Unbroken: The Rest of the Story

My wife and I saw the movie “Unbroken” last night. My advice — save your money and read the book. The movie spends too much time on Zamperini’s wartime experiences, as important and inspirational as they are, and does not do justice to the even more remarkable rest of Louie Zamperini’s life story. Spoiler alert – if you plan to read the book stop reading here, but if you don’t know the rest of Louie’s story and don’t have time to read the book; or if you’re just impatient and want the peacefullyharsh synopsis, what follows is a part of a sermon (“Consumed”) I posted here on June 24, 2013 after I read Laura Hillenbrand’s excellent book.

“I recently read a biography of Louie Zamperini. Louie was a very promising runner in the 1936 Olympics in Berlin and expected to be the first man to break the 4-minute mile and bring home several gold medals in the 1940 Tokyo Olympics. Except there were no 1940 Olympics. Louie’s life and dreams were derailed by the demons of fascism and World War II. Much of this biography by Laura Hillenbrand describes in almost unbearable detail the 2 years of inhumane brutality Louie and others suffered as Japanese POW’s. Against all odds Louie survived that ordeal only to encounter much stronger internal demons that haunted his dreams for years after the war. Those demons drove him to self-destructive behavior and alcoholism once he was back in the U.S. No amount of therapy or pleading by his wife could break the chains of the demons that consumed Louie. But, here’s the good news again, and this time not in ancient Galilee or Gentile Gerasa, but in Los Angeles in the mid-20th century.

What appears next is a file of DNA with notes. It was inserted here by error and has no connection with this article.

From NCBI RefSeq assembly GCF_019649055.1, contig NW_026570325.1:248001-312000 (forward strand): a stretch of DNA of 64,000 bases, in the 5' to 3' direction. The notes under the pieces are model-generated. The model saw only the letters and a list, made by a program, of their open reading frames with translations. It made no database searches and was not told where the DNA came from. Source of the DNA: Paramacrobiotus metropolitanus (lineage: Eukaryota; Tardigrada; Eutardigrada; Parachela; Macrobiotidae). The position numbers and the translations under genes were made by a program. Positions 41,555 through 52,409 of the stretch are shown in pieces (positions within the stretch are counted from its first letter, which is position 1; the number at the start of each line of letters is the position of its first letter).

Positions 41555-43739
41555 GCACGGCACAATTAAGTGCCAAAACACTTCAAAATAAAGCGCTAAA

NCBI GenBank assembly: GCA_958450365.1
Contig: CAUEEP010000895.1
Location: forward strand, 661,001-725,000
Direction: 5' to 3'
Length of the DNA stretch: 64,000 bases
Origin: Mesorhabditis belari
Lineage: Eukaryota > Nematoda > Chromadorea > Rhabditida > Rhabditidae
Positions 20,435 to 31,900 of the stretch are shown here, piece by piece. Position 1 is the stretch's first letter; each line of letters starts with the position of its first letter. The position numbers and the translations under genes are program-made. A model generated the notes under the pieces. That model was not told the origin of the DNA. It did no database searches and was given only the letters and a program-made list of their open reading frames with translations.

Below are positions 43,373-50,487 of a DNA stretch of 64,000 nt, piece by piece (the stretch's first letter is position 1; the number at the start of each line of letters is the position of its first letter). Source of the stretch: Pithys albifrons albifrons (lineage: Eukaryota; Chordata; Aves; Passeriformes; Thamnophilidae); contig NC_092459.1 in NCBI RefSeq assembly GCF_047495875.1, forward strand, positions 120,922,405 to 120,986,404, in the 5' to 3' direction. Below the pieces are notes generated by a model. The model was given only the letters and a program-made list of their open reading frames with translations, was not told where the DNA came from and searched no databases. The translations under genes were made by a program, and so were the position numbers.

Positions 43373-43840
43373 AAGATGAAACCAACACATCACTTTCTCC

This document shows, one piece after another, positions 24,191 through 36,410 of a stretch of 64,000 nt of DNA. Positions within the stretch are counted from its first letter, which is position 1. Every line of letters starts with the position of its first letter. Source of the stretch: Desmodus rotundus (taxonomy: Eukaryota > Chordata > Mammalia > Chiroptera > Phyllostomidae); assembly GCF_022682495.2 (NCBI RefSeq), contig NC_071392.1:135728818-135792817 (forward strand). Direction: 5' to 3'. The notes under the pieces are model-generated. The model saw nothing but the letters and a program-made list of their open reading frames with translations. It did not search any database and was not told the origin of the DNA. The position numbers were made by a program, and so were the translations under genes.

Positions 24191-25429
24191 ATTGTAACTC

The title of Zamperini’s biography is Unbroken, and like all good titles it is a multi-faceted description of Louie’s life. He was not broken by the death of most of his crew when his B-24 crashed in the south Pacific; unbroken by 47 days adrift at sea, unbroken by the extreme cruelty of his captors who singled him out for torture because of Louie’s celebrity and strong spirit that were a challenge and an affront to them; and unbroken when his war injuries ended his dream of Olympic gold. But when he was consumed by nightmares and hatred and alcohol that were destroying him and his family after the war, Louie was almost broken by the fear of his own salvation.

When a Billy Graham crusade came to L.A. in 1949 Louie’s wife went and heard the young evangelist preach about Jesus’ power over all demons. She went home and urged Louie to go back with her to hear Rev. Graham. Louie refused her pleading over and over again, but as spouses often do Cynthia Zamperini persisted and Louie finally gave in to shut her up. He listened skeptically to Graham’s message and when the invitation came at the end of the sermon to come forward and receive Christ, Louie didn’t walk, he ran the other way and out the back door. This happened not once, but several times; but Cynthia didn’t give up on Louie and neither did God. In God’s good time Louie did finally surrender his demons to Jesus one night at another Graham crusade. Miraculously the demons and nightmares and anger and alcoholism that had consumed him were gone for good – they never returned. You may be skeptical, as I often am, about such instantaneous miracle healings, but this one was real. Louie went on to live a productive long life of ministry to countless young men at a camp he founded and as a motivational speaker. He was truly unbroken and restored to wholeness by a power greater than all the demons known to humankind.”

Louie Zamperini died in 2014 at the age of 97. Read the book to get the full benefit of his inspirational life story. You’ll be glad you did.

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